Ground Fault Circuit Interrupters
A ground fault circuit interrupter (GFCI) is a type of circuit breaker that shuts off electric power when it detects an imbalance between incoming and outgoing current. The purpose of a GFCI is to prevent electrical shock due to a short circuit, insulation failure or equipment malfunction. It is often found in bathrooms or kitchens where electrical appliances are used in close proximity to water.
The National Electric Code (NEC) requires GFCI protection essentially everywhere water or moisture may be present—including places like kitchens, bathrooms, crawl spaces and laundry areas. Water or wet objects can conduct electricity and connect your body to a ground potential causing a shock from a ground fault. GFCIs should be tested monthly to determine if they are still functioning properly.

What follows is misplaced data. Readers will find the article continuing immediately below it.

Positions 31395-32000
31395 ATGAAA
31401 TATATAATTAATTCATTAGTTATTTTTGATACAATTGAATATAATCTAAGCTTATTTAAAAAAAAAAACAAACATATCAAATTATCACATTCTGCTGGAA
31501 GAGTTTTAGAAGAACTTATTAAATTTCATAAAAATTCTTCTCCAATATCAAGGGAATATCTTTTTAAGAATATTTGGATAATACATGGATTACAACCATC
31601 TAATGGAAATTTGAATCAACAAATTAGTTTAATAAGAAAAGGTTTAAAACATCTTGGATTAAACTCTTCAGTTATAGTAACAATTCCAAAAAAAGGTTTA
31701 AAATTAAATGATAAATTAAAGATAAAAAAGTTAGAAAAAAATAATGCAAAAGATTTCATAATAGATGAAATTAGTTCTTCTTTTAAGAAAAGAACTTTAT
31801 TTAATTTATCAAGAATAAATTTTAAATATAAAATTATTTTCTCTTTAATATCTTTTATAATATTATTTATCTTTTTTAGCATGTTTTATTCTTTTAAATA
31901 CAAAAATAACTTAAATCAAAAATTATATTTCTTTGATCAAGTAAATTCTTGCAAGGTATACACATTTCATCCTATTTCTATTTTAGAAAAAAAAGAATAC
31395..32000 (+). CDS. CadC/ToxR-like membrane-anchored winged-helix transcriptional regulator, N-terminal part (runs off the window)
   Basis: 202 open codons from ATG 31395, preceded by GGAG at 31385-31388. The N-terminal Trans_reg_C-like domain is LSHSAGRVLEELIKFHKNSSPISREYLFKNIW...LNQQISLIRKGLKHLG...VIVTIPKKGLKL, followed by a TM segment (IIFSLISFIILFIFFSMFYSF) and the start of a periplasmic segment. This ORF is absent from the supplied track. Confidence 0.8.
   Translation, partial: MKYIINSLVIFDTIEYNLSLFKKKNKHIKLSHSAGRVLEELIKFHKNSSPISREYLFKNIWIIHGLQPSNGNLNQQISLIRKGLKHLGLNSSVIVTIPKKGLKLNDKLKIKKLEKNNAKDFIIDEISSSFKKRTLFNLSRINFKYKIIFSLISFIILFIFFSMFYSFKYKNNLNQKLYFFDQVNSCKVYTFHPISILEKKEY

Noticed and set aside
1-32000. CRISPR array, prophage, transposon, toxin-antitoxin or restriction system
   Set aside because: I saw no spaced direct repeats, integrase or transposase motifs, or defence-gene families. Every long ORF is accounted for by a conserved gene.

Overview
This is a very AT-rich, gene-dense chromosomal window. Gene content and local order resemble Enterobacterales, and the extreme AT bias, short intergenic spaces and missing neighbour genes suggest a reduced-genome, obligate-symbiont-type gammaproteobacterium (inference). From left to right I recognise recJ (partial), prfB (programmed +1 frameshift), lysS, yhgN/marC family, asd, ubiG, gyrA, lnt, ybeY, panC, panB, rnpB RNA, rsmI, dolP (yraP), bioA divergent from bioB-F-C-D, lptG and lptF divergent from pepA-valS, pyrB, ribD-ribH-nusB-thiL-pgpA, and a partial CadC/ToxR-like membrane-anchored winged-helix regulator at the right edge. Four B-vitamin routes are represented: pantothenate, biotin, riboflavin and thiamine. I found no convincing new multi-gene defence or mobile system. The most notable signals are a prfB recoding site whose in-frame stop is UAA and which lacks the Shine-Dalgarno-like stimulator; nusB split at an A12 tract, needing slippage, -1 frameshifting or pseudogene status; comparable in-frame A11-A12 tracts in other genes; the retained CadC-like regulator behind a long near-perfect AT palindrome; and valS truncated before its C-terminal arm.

How a GFCI Works
The GFCI constantly monitors the current flowing in a circuit to detect fluctuations in real-time. If any change in the flow is detected in the circuit, the GFCI will immediately shut off the flow of electricity. The GFCI uses a differential transformer to compare the current going out and the current coming back in. It can detect an imbalance as small as 0.005 amps and can shut off in as little as 1/40 of a second.
Types of GFCIs
Ground fault circuit interrupters come in three types: the receptacle type that installs inside an electrical box, the circuit breaker that installs in an electrical panel and a temporary or portable type that is often used in construction and outdoor settings.
If you suspect any of your GFCI circuits are no longer working or need to upgrade the outlets in your home, give Bradley Mechanical a call today at (804) 748-6728. Our electricians will gladly test your outlets and circuits to determine they are in working order.